Chris Dreyer

That’s fantastic, and looking back at myself, because I started around 2006, I think around 2011, 2012, that first penguin algorithm hit. Right. Really nuked everyone from oblivion doing the build my rank links and the e-zine articles and all that stuff. So your blog was like the shining light in that space.

Brian Dean

The timing was really well. I was lucky that it just happens a launch right after, soon after that, the update and it was April, 2012. And that’s when, after that was what got me into white CEO, actually that penguin update happened. And I was like, I need to just press reset. Like I’m sick of logging into Google analytics and seeing this, and then I could go all the way up and then crash like a rollercoaster. I want to see consistent growth and penguin was meant, I think, to send a message like that, and it worked for me. So I transitioned to white hat SEO, had that success with my own site and then built Backlinko all within six months. And I, as soon as I started posting stuff at Backlinko, it resonated with people like you’re saying, because there was this, okay, this build my rank doesn’t work anymore. What’s next? And I was trying to figure that out myself and I documented that journey along the way.

Chris Dreyer

Yeah. And I remember in my research that you had some experiences, you tried initially to do the outsource, have someone else try to do it. What were some of the things that you saw them doing incorrectly, you know, maybe taking shortcuts and things that, that you learn Hey, I need to go basically experiment through this myself because these SEO agencies aren’t doing it probably.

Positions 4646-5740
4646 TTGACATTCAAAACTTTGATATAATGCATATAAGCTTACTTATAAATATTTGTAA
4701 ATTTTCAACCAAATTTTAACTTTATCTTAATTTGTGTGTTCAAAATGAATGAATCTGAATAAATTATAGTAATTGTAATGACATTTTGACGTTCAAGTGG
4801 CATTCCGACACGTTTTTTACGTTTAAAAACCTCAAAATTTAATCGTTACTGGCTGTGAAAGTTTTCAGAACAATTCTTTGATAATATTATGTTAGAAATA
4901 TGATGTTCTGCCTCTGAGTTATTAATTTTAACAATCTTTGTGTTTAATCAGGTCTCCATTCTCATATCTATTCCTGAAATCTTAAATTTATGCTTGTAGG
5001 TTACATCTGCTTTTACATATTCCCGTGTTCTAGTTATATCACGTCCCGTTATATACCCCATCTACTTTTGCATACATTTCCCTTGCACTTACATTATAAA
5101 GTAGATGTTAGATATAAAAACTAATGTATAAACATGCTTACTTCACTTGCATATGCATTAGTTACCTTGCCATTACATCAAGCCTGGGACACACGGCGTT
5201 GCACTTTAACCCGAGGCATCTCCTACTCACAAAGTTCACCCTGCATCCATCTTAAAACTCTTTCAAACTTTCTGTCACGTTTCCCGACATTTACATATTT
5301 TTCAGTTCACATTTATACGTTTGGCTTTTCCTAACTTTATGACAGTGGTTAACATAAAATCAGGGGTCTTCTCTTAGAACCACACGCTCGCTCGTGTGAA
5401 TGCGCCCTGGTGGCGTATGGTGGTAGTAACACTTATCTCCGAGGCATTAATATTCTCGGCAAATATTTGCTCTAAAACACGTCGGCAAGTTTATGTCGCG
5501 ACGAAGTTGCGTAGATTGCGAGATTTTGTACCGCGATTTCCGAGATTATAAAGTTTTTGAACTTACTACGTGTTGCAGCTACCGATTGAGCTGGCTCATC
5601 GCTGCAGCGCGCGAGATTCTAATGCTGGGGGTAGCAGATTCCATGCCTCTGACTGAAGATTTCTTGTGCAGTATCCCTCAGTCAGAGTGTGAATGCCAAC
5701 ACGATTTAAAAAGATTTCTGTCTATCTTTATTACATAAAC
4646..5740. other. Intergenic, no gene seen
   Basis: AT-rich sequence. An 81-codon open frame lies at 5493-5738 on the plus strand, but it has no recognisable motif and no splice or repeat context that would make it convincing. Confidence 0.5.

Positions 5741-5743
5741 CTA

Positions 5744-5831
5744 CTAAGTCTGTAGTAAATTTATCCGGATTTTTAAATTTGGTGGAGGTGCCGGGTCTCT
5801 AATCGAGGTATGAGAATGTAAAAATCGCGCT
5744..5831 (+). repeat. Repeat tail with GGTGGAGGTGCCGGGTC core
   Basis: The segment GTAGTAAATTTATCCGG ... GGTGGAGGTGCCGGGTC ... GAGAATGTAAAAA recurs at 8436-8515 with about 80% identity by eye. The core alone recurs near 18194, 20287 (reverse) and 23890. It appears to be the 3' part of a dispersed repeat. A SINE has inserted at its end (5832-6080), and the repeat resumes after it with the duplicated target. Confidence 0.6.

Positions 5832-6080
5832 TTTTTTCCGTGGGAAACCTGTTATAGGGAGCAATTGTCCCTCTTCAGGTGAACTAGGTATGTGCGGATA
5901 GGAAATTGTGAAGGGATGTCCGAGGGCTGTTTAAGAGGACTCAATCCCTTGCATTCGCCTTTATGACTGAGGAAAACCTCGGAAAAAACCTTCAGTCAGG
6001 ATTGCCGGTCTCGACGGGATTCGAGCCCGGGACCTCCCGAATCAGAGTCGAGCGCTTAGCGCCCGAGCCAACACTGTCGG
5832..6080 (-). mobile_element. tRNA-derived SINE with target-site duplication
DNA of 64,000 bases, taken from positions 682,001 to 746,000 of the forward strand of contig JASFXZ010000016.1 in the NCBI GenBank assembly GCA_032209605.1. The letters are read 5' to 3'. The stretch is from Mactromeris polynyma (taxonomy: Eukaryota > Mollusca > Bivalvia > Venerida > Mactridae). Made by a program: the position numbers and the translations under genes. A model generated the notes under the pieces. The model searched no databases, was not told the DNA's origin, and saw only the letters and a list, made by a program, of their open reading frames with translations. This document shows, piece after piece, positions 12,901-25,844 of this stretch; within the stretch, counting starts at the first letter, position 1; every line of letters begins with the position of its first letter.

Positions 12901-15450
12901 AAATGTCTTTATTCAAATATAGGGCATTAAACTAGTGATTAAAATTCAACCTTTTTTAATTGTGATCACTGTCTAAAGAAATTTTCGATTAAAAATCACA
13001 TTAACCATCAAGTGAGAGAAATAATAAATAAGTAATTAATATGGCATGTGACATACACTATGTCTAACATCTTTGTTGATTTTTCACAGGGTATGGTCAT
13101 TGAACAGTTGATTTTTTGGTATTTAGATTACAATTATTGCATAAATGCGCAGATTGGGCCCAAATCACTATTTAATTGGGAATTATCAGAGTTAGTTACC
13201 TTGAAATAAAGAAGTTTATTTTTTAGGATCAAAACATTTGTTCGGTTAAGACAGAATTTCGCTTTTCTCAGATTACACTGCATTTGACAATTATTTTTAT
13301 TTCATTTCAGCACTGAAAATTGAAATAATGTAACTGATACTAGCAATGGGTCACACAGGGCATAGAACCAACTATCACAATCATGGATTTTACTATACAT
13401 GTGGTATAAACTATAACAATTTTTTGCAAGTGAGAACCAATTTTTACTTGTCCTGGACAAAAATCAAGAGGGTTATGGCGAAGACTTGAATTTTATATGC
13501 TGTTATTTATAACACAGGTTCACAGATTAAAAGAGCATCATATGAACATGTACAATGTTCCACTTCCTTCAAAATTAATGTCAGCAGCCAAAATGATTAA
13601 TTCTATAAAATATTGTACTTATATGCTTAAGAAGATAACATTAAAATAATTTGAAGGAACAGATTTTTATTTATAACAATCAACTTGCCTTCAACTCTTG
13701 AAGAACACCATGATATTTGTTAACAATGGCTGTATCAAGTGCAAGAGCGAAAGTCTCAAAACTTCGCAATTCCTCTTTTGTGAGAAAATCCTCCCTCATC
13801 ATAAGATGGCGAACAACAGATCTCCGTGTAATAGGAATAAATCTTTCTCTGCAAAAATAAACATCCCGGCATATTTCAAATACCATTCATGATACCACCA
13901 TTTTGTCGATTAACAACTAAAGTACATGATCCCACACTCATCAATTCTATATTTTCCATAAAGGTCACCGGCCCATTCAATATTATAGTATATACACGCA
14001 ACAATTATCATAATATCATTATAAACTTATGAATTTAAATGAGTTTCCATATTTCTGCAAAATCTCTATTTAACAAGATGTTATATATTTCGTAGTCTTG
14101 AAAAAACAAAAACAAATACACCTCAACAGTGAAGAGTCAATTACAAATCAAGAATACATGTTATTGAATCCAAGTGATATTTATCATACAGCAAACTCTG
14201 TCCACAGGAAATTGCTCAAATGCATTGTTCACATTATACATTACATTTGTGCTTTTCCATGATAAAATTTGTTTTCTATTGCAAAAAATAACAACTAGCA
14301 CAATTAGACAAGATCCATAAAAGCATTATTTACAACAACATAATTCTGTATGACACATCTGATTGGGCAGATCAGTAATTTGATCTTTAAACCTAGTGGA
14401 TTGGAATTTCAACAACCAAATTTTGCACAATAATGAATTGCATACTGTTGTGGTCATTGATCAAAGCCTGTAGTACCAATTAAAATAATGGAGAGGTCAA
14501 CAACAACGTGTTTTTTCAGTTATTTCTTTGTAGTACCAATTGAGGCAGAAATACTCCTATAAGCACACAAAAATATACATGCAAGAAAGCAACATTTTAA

Brian Dean

It was exactly that. It was that I didn’t know what they were doing. And I think I was at a point where I could finally understand whether they’re doing a good job or not. And I recommend that to anyone who hires an agency, educate yourself just a little bit. So then when they send you that report, you can say, this is bad. This is good. Otherwise you’re just at someone else’s mercy. And when something that’s so important, like SEO, you don’t want to be in that position. And it’s the same with me with, I’ve been in a position recently with Facebook ads. I was hiring Facebook agencies. There were delivering stuff. I have no idea if they’re doing a good job or not cause I was like I’m too busy to learn this. And when I finally learned it myself, I realized this isn’t really rocket science. It’s a lot of hard work. That’s why people hire agencies, they have expertise, but they can also execute on the work. And it’s probably something you don’t want to do, but at least you can evaluate it. So for me, it was shortcuts. It was a lot of things, but at the end of the day, the buck stops with me. It was my business. I was hiring people that were either not delivering or they weren’t delivering enough, or if they were, I wouldn’t even know, make heads or tails of it. So I put the onus on me because I didn’t get educated about SEO. And then once I did, I could evaluate whether someone was helping so easily, even if I wasn’t doing the work.

Chris Dreyer

Absolutely. It’s a great piece of advice. I think for a lot of the law firm owners listening, you know, they may have that marketing manager, you know, they need someone to hold the agencies and individuals they work with accountable so that they can really deliver the results they’re looking for. And Brian let’s jump into some more tactical type SEO and just get right into it. And we’ll start with kind of content. Yeah, that you’ve had some studies about long form content about how they perform better. I know you, you have a lot of the ultimate guide. It’s just really ranked exceptionally well in the search results. You know, do you still feel that this is the best form of content to rank in the search engines or is Google passage rankings, another nod to long form? What’s your thoughts on this type of content?

Brian Dean